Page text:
The Surprising Actors John Stamos Wanted To Cast In A Full House Movie

John Stamos clearly still cares a lot about "Full House," even if the beloved show almost didn't have an Uncle Jesse because he insisted on changing the character's name. 

The actor was instrumental in getting reboot "Fuller House" over the line, and he even defended former co-stars Mary Kate and Ashley Olsen when they didn't want to be a part of it. During an interview on "Watch What Happens Live" (via Deadline), Stamos admitted that the cast was bummed they couldn't get everybody back together. 

However, when prompted about how they truly felt about the Olsens snubbing the reboot, Stamos reasoned it was completely understandable. "I remember Lori [Loughlin] saying to me, 'They won two or three CFDA [Fashion] Awards.' That's like winning two or three Oscars. If you won three Oscars, would you come back and do this? I was like, 'Eh, maybe not.'" 

As for how it felt to bring the beloved sitcom back for a victory lap, Stamos described it as a full circle moment. He explained, "When we did the original series, we got canceled, and we knew like a week before, and we were just doing a regular last show. We never really did the final show. So, it was pretty emotional." 

Meanwhile, Stamos' son, Billy, has become "obsessed" with "Full House," particularly since the shock passing of star Bob Saget, as Stamos revealed on Instagram

There's undeniably still an appetite for Tanner content, hence why Stamos wanted these celebs involved in a spinoff movie. 

John Stamos had three Hollywood A-listers in mind for key roles

Bringing a beloved TV show to the big screen is nothing new, and it makes sense that John Stamos wanted to capitalize on the success of "Full House" as much as possible. But his casting ideas might leave you scratching your head. Per E! News, when the idea was originally percolating in 2009, Stamos wanted James Franco to play Jesse, Steve Carell to play Danny, and Tracy Morgan to play Joey.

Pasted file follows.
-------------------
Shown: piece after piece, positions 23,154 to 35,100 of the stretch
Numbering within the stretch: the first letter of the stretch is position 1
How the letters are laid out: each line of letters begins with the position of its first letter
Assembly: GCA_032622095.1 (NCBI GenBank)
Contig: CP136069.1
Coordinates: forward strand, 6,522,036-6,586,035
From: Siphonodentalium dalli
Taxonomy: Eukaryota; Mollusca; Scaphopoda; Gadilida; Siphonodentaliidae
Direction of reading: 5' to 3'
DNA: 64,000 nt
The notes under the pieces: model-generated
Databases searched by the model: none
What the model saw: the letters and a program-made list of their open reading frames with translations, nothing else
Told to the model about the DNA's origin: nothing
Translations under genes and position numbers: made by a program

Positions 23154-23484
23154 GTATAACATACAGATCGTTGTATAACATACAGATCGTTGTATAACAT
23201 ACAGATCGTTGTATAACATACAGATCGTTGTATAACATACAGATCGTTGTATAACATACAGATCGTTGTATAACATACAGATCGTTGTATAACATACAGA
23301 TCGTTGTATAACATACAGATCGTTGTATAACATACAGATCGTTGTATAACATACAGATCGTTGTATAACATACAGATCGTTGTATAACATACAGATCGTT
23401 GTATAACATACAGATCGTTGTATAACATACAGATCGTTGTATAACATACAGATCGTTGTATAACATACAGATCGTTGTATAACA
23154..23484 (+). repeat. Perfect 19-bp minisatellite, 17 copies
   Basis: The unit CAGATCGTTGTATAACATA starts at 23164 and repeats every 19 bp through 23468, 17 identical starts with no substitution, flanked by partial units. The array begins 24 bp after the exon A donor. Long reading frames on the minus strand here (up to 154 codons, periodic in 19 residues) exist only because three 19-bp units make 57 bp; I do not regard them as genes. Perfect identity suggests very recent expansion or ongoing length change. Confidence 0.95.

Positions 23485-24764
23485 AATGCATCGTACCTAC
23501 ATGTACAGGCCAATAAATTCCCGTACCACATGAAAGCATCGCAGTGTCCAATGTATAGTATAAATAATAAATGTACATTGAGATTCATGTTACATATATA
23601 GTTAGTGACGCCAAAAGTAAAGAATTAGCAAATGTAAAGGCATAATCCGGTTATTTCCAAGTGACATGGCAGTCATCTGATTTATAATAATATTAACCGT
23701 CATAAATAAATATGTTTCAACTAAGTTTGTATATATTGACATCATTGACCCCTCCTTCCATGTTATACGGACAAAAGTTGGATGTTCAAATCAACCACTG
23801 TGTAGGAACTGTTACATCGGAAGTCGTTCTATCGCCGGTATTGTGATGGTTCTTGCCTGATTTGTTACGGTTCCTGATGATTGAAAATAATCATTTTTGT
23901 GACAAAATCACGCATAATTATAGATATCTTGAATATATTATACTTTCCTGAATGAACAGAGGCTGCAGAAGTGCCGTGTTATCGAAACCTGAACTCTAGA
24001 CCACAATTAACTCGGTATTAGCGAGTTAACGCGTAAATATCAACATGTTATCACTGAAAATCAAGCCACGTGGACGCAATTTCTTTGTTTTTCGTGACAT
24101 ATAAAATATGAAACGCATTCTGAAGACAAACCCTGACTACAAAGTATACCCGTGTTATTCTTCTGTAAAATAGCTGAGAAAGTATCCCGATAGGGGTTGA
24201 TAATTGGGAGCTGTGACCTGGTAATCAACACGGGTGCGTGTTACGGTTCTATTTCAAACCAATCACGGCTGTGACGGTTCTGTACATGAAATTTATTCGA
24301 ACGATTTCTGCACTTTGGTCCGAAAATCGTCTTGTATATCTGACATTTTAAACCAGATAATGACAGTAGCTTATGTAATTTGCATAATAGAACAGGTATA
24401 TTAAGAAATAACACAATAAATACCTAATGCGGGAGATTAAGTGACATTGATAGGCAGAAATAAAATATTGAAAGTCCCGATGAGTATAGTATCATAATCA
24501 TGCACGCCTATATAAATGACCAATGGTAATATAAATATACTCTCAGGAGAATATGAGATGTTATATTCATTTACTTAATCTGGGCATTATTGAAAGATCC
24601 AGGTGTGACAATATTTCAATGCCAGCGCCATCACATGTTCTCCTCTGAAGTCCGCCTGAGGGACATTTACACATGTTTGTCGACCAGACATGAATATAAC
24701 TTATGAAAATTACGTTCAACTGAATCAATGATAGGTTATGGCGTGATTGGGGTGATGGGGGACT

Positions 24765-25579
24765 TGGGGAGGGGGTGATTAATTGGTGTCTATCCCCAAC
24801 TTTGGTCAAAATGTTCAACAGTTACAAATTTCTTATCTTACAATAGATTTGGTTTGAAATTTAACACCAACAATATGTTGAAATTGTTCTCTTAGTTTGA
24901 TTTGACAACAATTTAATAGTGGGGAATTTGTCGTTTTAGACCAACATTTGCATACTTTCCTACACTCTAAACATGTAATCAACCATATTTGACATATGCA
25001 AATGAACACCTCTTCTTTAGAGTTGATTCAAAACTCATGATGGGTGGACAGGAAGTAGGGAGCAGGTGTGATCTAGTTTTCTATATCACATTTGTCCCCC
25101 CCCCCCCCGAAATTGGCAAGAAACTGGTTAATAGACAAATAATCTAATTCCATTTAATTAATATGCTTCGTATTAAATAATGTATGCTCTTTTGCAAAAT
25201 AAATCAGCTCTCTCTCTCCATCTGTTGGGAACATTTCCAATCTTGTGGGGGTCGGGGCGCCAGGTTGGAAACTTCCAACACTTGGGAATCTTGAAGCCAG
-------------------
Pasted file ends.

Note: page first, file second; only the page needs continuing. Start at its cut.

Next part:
Sadly, it never came to pass. As Screen Rant points out, the reason that Stamos — who served as an executive producer on reboot "Fuller House" and even had an ownership stake in the original series — had to look at recasting certain roles was that most of the originals wanted no part in a movie adaptation. They clearly changed their minds before Netflix came calling, of course, otherwise "Fuller House" wouldn't have happened.

It's unclear why the "Full House" movie didn't end up working out, since even Stamos himself stopped bringing it up, which means we'll never know how long it was in development, either (or if it still is). Maybe all hope isn't lost just yet?

The unauthorized Full House movie didn't go down well

The "Full House" movie has yet to materialize, at the time of this writing, but that didn't stop Lifetime from releasing "The Unauthorized Full House Story." According to The Wrap, in response to the news, John Stamos wrote a since-deleted tweet quipping, "Full House TV movie on @lifetimetv ?? — hmmmm — yeah right, good luck with that." 

The TV movie planned to "look at the rise of the cast and the pressure on them to balance the idyllic family life on the show with the more complicated reality of their own lives outside the series," per Lifetime.

"The Unauthorized Full House Story" was decried by Vox as a total mess, with the site declaring it to be "as terrible as you think." In fact, according to Vox, the film boasts "bad doppelgängers of all the main characters, clunky expository dialogue, and a very tenuous relationship with facts." It's not terribly surprising, since producer Scott Bulka told EW that they had to rely solely on what information was already in the public domain.

It followed in the footsteps of "The Unauthorized Saved by the Bell Story," which was also written by Ron McGee. 

Even though the Netflix reboot "Fuller House" was eventually canceled, it made a bigger splash, regardless, garnering five seasons overall.